3. Dundee Directories, 1864-1867. Local Studies, Central Library, Dundee.
  4. Broughty Ferry Residents from the Dundee Directories 1818 to 1896. Friends of Dundee City Archive website.
  5. Statutory Registers. Broughty Ferry. Death. 23 August 1897. 310/130. ScotlandsPeople website.
  6. Findagrave.com.
  7. Church Record. Congregational Church, Panmure Street Chapel, Dundee. Roll of Members, 1853-1873. CH14/12/18. Dundee City Archives.
  8. Dundee Directories, 1864-1879. Local Studies, Central Library, Dundee.
  9. Choral Society Memberships, Surname Y, Pg. 1.Friends of Dundee City Archives website.
  10. Dundee Directories, 1864-1872. Local Studies, Central Library, Dundee.
  11. Valuation Rolls, 1865. ScotlandsPeople website
  12. 1861 Census UK. St. Mary, Islington, Finsbury, London. Sheet 138, P.7. Ancestry.com.au.
  13. The Accountants Directory of 1877. List of Accountants in Scotland. Robert Yeaman appears under 'Dundee'. Institute of chartered Accountants in England and Wales website. icaew.com.
  14. Green, Edwin. (2012) Debtor to their profession (RLE Banking and Finance) A history of the Institute of Bankers 1879-1979. The banking Almanac 1853, Routeledge e-book. p.158.
  15. Dundee Directories, 1867-1874. Local Studies, Central Library, Dundee.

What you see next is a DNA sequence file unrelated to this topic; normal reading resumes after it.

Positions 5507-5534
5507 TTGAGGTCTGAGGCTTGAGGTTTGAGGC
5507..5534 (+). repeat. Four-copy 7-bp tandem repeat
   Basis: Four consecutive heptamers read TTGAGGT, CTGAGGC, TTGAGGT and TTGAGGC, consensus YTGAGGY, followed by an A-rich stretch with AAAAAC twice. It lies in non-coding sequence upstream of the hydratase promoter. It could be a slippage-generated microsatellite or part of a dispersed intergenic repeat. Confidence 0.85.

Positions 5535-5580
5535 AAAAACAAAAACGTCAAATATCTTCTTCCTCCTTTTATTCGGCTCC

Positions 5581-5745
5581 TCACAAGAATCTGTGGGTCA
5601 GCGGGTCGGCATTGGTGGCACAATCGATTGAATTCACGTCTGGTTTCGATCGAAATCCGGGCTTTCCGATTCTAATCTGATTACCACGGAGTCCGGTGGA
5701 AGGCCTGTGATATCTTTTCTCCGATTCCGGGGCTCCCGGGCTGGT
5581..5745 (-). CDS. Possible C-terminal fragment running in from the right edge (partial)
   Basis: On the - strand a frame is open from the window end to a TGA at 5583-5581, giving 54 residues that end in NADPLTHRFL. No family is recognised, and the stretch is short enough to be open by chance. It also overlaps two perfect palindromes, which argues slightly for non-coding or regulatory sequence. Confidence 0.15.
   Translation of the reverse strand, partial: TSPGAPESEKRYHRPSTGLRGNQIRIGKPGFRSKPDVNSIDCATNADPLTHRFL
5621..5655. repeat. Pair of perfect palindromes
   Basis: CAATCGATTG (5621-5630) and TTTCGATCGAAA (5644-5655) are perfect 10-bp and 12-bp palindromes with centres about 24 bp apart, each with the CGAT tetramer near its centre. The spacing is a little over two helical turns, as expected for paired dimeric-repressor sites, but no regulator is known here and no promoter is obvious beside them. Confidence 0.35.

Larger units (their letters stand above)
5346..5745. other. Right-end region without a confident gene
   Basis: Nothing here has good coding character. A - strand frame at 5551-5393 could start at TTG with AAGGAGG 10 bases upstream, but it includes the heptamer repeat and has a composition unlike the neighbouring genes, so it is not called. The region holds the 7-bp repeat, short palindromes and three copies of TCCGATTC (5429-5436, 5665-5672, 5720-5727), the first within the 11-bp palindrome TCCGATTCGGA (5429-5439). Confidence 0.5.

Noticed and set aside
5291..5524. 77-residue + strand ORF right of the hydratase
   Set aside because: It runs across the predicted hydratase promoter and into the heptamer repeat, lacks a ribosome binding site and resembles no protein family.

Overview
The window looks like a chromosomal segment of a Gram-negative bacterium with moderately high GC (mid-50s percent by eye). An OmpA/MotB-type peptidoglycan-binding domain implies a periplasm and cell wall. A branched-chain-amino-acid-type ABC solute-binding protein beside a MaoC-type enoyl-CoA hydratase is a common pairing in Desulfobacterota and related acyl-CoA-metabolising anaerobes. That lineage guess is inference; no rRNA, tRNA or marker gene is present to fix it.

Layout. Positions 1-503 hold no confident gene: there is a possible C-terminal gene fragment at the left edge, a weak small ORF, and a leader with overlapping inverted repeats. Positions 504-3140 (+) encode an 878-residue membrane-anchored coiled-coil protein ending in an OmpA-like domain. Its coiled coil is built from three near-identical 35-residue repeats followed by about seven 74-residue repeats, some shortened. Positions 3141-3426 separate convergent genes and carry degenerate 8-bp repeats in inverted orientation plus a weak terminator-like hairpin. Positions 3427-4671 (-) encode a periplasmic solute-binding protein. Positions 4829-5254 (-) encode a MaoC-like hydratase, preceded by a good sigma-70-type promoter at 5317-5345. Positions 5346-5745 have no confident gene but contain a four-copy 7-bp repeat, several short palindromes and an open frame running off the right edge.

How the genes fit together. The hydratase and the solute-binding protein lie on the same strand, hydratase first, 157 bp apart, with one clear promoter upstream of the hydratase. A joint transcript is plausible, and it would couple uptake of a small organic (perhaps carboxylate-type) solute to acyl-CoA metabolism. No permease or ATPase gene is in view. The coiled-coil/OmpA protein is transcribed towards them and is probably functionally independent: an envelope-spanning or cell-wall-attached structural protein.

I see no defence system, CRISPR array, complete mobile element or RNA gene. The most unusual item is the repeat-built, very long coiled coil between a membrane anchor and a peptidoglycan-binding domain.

16. "England and Wales Census, 1841," database with images. FamilySearch website. Robert Yeaman in household of William Marshall, St James Clerkenwell, Middlesex, England.
  17. Kinnetttles Heritage Group, Kinnettles-kist, Kinnettles, Scotland 2000.
  18. Scotlands Marriages, 1561-1910 database.  Alexander Yeamin and Ann Neish. 5 September 1789. Oathlaw, Angus, Scotland. FHL microfilm no. 993503. FamilySearch.org
  19. Scotland Births and Baptisms, 1564-1950. Alexander Yeoman in entry for James Yeoman. 3 October 1798.. FHL microfilm no.0993430-31, 0993432. FamilySearch.org
  20. The Dundee Courier, Friday, 17 May 1895.  British Newspaper Archive website.
  21. Scotland Births and Baptisms 1564-1950. Janet, James and William Yeaman, GS Film No: 0993430-31. Family Search. org.
  22. 1841 Census Scotland. Forfar, Angus. Alexander Yeaman, 288/6/9. ScotlandsPeople website
  23. Scottish Post Office Directories, Edinburgh 1846. Archive.org. Website.
  24. Dundee Directories, 1867-1868. Local Studies, Central Library, Dundee.
  25. Statutory registers. Forfar. Death. 8 July 1876. 288/227. ScotlandsPeople website.
  26. Wills and Testaments. Forfar Sheriff Court. 22 September 1876. SC47/40/43 image 510. ScotlandsPeople website.
  27. The Evening Telegraph, Wednesday, 2 October 1878. British Newspaper Archive website.
  28. 1881 Census Scotland. Edinburgh. 678/4/3. ScotlandsPeople website.
  29. Valuation Rolls, 1884.  ScotlandsPeople website
  30. 1891 Census Scotland. Broughty Ferry. 282/4 47/14. ScotlandsPeople website.

Credits

Thanks to Mr Stephen Connelly for his assistance in accessing records in Dundee City Archives.

The information above about Robert Yeaman has been collated from a range of digital and hard copy sources. To the best of our knowledge it is correct but if you are relying on any information from our website for the purpose of your own research we would advise you to follow up the sources to your own satisfaction. If you are aware of an inaccuracy in our text please do not hesitate to notify us through our Contact page.